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What Is a Nongrantor Trust?

Differences between a Nongrantor Trust and a Grantor Trust

Every trust has at least one grantor, also known as the trustmaker, i.e., the person who creates the trust. So, it can be confusing when terms like grantor trust and nongrantor trust are used. It is helpful to understand that neither of these terms refers to the existence or nonexistence of the trustmaker (the person who created the trust), but are terms that have to do with the trust’s income tax (typically not estate or gift tax) liability.

Grantor Trust versus Nongrantor Trust

With a grantor trust, the trustmaker retains certain powers over the trust, such as the power to revoke (cancel) the trust, the power to add trust beneficiaries, and the power to borrow from the trust without providing collateral. Because the trustmaker has retained some level of control over the trust and its accounts and property, all trust income (whether ordinary or capital gains income) is taxed to the trustmaker, who reports the income on their own personal tax return (IRS Form 1040 for federal income tax reporting).

On the other hand, with a nongrantor trust, the trustmaker has given up all power over the trust and has no right to any of the trust’s accounts or property. In many circumstances, the trustmaker may not even be a trust beneficiary. With regard to income taxation, this lack of control means that the trustmaker is not treated as the owner and is not taxed on any income of the trust. Rather, the nongrantor trust is a separate taxpaying entity with its own tax identification number that must file its own tax return (IRS Form 1041 for federal income tax reporting). If the trust makes a distribution of taxable income to a beneficiary, then the beneficiary reports the distribution on their own income tax return and the trust takes a corresponding offsetting deduction on its return. If the trust receives income and does not make any distributions, and therefore does not have any offsetting deductions for distributions, then the trust is taxed on that income. Trust income tax rates are steep: a nongrantor trust reaches the top federal tax bracket rate of 37 percent on income over $13,450.[1]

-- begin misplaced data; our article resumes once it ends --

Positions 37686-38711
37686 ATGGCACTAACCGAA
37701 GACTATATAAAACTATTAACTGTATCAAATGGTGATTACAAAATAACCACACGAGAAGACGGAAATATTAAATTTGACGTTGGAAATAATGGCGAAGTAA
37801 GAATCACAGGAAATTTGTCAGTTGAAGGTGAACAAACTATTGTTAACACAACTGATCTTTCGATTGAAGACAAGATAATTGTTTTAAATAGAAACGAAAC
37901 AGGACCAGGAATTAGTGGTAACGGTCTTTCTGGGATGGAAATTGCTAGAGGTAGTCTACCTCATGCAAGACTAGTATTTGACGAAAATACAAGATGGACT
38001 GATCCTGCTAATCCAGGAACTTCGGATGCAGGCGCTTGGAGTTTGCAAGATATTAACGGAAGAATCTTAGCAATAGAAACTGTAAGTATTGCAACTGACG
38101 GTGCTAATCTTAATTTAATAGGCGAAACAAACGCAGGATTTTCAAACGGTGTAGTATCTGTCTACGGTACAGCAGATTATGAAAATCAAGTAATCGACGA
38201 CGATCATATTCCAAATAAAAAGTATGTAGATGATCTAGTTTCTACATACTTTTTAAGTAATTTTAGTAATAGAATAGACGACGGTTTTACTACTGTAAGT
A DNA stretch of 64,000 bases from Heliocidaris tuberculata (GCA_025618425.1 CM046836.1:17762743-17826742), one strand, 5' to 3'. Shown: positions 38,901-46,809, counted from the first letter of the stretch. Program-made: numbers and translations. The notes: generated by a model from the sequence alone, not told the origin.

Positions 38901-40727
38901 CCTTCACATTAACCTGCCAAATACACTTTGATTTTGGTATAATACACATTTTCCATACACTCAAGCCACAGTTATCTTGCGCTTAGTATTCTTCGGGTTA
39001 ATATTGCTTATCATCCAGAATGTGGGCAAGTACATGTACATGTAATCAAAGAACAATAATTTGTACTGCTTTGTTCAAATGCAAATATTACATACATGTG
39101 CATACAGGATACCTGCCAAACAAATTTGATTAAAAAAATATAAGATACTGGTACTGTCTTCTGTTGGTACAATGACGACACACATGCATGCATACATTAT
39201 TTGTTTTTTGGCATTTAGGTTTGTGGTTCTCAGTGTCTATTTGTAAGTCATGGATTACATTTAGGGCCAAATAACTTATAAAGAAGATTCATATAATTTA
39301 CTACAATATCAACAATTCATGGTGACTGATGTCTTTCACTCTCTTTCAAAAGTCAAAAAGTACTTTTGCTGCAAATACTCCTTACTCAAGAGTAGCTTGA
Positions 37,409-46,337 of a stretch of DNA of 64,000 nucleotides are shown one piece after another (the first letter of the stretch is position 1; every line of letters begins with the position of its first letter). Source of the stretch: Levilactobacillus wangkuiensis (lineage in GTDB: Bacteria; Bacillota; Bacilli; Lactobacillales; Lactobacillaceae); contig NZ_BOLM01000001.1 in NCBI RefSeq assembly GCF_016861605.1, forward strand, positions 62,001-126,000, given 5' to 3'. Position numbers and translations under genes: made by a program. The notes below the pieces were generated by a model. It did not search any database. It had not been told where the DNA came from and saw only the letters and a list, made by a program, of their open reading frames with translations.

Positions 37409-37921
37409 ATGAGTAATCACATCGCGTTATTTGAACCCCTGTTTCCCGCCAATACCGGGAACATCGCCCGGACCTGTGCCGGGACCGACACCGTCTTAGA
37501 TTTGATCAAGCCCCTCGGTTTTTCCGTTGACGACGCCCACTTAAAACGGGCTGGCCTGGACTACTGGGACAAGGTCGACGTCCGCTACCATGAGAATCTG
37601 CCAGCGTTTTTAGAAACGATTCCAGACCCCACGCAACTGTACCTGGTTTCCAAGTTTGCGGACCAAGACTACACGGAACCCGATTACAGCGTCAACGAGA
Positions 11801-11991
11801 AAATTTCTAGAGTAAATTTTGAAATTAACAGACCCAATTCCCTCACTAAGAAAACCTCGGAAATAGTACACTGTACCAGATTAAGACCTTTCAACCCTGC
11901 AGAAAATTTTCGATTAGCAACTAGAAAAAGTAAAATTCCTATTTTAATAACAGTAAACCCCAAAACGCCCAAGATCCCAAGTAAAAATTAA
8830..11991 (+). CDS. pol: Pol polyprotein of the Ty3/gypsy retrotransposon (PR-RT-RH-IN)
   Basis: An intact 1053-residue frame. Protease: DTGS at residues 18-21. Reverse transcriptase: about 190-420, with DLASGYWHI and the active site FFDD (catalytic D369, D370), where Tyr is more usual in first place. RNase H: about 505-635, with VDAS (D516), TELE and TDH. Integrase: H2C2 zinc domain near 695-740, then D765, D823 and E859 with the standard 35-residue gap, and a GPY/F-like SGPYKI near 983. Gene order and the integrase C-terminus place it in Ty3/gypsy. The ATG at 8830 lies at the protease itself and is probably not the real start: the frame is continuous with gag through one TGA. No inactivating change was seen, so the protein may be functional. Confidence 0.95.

Benefits of a Nongrantor Trust

Why would a trustmaker choose to create a nongrantor trust? A nongrantor trust has the following tax advantages:

  • First, as explained above, the trustmaker is not taxed on the nongrantor trust’s income. This is beneficial in circumstances where the trustmaker does not want to have any financial responsibility for the trust. For example, a trustmaker may create a trust for an ex-spouse or children from a previous marriage and want to avoid paying future income taxes on that trust’s accounts or property.
  • Second, if the trust beneficiaries are in a lower tax bracket than the trustmaker and trust income is distributed to the beneficiaries, the income is taxed at the beneficiary’s lower income tax rate. This results in the income being taxed at a lower rate than if it were taxed at the trustmaker’s (or the trust’s) tax rate.